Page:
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Divorce

Divorce in New York

To obtain a divorce in New York you must first satisfy two main requirements:

(1) residency and

(2) have a legal ground (“Ground” means a legally acceptable reason for the divorce).

The requirements and the acceptable grounds for divorce in New York are set out in Domestic Relations Law (NYDRL).

Residency Requirement

In New York, an action for divorce may be maintained only when you meet one or more of the following:

1. You were married in the state of New York and either you or your spouse is a resident of the state of New York and has been a resident of the state of New York for a continuous period of one year immediately prior to filing for divorce (prior to filing in the Supreme Court)

OR

2. You and your spouse resided in the state of New York as married persons and either spouse is a resident at the time when the action is started and has been a resident for a continuous period of one year immediately prior to filing for divorce

OR

3. The cause (reason for the divorce) happened in the state of New York and either spouse had been a resident of New York for a continuous period of at least one year immediately prior to filing for divorce

OR

4. The cause (reason for the divorce) happened in the state of New York and both spouses are residents of New York at the time of the filing for divorce

OR

5. Either spouse has been a resident of the state of New York for a continuous period of at least two years immediately prior to the filing for divorce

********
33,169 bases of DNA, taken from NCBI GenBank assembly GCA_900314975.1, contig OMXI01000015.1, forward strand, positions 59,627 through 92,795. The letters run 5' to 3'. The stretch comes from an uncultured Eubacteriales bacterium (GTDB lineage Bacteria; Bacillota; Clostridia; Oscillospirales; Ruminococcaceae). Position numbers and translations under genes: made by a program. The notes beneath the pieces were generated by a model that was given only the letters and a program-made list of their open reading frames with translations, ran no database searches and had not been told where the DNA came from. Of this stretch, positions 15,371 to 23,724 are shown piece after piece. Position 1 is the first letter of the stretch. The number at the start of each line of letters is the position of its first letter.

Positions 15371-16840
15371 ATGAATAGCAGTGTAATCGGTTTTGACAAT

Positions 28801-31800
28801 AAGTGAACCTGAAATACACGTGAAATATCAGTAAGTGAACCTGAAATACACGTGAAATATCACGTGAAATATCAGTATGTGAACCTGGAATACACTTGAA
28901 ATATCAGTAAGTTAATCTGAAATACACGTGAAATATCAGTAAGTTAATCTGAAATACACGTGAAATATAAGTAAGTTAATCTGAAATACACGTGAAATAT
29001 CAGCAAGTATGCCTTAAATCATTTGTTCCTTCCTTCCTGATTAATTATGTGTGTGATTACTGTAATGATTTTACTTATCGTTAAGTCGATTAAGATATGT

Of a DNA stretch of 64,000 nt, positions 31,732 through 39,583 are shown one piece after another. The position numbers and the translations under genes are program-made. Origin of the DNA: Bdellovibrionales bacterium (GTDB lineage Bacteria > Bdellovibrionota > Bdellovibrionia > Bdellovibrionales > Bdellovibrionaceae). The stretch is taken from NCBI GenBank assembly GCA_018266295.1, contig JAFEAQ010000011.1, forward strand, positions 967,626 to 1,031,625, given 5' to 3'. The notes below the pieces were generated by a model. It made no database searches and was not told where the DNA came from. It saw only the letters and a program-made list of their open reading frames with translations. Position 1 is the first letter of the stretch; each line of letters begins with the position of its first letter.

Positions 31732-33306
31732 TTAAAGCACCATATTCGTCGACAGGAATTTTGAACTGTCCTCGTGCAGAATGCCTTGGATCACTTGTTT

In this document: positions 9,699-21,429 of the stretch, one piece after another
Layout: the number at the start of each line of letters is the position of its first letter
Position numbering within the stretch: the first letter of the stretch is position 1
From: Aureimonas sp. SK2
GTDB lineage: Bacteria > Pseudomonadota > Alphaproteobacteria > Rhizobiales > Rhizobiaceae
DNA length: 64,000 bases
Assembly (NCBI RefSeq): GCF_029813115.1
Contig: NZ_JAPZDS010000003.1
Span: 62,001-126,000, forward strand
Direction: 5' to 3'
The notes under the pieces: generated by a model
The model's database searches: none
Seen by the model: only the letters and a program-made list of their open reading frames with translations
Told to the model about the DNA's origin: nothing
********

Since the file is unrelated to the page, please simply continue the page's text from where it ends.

The above residency requirements are set out in Domestic Relations Law Section §230.

Divorce Grounds

There are seven legally acceptable grounds (or reasons) for divorce in New York and they are set out in Domestic Relations Law §170:

  • Cruel and Inhuman Treatment (DRL § 170 (1))
  • Abandonment (DRL § 170 (2))
  • Imprisonment (DRL § 170 (3))
  • Adultery (DRL § 170 (4))
  • Living separate and apart pursuant to a separation judgment or decree (DRL § 170 (5))
  • Living separate and apart pursuant to a separation agreement (DRL § 170 (6))
  • Irretrievable breakdown in relationship or No-Fault Divorce (DRL § 170 (7))

 

Other Grounds for ending a Marriage

Annulment.
Domestic Relations Law Section §140 sets out the legal basis for an action to annul a voidable marriage. For instance, a marriage may be annulled on the ground that the parties or one of the parties was under the age of consent; was mentally retarded or mentally ill; was physically incapacitated; the consent to marry was obtained by force, duress or fraud; one of the parties has been incurably mentally ill for a period of five years or more.

Uncontested Divorce